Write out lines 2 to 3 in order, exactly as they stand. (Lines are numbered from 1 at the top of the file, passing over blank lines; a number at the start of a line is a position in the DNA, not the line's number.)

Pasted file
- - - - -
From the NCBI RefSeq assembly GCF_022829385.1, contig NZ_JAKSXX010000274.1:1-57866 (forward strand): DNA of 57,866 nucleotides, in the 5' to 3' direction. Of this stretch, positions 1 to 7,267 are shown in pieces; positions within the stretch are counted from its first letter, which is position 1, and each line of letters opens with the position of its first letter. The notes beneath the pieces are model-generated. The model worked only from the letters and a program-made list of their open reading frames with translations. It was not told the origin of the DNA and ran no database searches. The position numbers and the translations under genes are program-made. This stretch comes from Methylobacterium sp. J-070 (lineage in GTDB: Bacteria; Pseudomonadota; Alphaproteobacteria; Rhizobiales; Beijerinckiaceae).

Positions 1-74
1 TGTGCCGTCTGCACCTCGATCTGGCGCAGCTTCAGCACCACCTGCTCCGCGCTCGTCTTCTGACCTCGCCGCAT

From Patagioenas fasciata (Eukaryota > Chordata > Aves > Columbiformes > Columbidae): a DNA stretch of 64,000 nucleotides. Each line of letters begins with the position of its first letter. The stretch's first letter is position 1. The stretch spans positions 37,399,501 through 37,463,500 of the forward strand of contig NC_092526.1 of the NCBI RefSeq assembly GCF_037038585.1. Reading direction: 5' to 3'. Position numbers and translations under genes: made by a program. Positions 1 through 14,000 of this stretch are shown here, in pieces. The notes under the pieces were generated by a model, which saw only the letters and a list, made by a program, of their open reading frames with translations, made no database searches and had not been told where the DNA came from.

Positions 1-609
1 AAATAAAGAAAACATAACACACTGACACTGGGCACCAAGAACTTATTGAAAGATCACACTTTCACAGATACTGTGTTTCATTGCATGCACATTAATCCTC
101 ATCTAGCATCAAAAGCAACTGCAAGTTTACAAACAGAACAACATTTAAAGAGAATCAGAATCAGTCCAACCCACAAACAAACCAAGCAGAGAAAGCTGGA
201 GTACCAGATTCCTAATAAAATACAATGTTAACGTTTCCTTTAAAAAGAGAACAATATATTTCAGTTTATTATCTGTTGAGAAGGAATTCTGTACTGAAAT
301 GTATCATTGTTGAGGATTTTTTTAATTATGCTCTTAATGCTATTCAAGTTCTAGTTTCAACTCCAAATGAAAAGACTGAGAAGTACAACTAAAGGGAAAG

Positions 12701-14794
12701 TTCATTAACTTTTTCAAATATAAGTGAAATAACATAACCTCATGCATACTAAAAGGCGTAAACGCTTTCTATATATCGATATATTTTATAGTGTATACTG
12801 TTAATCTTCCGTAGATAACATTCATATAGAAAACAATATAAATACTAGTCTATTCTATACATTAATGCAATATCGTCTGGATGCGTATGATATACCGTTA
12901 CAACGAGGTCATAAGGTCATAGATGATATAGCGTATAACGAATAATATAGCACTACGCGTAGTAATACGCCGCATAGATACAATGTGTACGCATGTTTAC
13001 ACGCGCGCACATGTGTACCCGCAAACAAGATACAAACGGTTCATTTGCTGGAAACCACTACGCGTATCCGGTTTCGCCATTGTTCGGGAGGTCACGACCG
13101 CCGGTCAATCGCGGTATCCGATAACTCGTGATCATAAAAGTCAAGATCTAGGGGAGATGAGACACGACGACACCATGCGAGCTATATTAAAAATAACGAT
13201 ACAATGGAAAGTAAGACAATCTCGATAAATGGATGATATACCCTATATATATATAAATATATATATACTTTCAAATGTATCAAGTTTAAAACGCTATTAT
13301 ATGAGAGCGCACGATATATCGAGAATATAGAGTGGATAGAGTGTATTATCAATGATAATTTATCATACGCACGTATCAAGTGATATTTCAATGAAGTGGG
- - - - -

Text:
Positions 1-74
1 TGTGCCGTCTGCACCTCGATCTGGCGCAGCTTCAGCACCACCTGCTCCGCGCTCGTCTTCTGACCTCGCCGCAT